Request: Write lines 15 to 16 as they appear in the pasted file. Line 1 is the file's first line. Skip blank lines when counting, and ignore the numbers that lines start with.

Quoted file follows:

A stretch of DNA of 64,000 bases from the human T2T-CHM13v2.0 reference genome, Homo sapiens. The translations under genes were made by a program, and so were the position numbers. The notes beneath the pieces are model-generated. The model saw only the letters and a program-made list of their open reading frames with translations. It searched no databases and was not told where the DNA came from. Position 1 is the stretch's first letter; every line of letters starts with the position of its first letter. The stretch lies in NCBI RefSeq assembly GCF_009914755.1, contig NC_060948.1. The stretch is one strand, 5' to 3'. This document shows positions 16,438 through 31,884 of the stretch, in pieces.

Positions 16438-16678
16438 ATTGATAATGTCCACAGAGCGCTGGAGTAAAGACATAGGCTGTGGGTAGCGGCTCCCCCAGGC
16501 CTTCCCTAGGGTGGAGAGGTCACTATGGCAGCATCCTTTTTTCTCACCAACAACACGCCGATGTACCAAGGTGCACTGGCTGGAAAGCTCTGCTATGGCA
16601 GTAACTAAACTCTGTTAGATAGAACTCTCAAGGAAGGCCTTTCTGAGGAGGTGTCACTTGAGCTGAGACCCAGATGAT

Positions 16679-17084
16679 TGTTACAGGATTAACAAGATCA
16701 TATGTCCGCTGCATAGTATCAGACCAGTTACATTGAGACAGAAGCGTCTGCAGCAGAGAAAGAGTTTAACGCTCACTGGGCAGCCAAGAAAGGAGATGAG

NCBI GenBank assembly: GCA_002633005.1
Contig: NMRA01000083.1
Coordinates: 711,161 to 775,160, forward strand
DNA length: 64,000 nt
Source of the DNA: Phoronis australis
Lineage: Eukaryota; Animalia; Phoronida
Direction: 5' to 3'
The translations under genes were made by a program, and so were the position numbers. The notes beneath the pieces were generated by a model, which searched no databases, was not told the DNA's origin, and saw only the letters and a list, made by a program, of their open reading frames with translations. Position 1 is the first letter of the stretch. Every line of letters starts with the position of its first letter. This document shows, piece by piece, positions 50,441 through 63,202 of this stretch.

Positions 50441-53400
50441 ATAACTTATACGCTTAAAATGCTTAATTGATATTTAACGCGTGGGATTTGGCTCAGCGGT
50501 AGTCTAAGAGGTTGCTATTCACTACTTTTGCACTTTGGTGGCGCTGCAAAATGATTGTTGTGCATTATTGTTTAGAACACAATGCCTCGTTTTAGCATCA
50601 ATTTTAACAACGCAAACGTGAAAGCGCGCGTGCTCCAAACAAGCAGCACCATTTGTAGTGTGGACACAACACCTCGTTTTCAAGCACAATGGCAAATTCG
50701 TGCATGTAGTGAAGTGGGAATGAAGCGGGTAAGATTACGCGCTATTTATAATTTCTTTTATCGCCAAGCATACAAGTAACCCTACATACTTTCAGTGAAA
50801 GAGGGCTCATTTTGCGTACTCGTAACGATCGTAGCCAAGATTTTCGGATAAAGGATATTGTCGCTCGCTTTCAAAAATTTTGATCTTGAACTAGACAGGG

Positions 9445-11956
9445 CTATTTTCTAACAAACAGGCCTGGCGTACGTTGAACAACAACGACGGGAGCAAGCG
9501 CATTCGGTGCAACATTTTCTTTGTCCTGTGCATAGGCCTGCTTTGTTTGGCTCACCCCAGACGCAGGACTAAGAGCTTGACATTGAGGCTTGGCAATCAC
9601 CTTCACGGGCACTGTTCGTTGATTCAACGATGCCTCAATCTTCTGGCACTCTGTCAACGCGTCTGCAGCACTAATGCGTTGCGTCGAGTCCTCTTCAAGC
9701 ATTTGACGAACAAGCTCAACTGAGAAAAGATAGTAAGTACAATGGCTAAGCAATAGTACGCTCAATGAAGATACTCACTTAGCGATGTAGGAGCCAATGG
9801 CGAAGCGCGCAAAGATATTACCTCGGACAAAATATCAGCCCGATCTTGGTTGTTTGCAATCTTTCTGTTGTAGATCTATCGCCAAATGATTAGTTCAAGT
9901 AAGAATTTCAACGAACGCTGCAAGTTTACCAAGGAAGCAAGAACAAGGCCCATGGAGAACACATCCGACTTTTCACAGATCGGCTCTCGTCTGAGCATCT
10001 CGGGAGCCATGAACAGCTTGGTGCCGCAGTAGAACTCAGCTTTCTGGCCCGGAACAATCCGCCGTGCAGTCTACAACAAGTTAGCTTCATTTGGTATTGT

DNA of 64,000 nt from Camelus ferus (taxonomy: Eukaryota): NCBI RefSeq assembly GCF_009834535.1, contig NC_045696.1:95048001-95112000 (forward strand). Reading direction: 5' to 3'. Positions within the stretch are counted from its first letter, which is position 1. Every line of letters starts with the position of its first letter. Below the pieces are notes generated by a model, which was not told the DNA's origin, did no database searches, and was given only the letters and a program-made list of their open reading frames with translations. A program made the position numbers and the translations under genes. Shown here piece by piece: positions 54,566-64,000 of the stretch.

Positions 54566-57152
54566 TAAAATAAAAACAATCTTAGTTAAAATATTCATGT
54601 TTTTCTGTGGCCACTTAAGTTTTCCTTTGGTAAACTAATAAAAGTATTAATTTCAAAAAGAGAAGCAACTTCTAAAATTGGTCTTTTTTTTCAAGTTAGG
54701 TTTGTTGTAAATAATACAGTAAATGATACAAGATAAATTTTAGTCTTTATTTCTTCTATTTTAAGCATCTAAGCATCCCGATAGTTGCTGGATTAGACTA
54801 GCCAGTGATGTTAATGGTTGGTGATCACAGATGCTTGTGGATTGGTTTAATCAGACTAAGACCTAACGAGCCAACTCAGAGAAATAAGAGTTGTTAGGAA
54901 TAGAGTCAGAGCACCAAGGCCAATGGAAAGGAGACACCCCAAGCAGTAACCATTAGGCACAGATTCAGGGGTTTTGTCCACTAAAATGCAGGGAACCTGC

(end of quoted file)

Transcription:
Direction: 5' to 3'
The translations under genes were made by a program, and so were the position numbers. The notes beneath the pieces were generated by a model, which searched no databases, was not told the DNA's origin, and saw only the letters and a list, made by a program, of their open reading frames with translations. Position 1 is the first letter of the stretch. Every line of letters starts with the position of its first letter. This document shows, piece by piece, positions 50,441 through 63,202 of this stretch.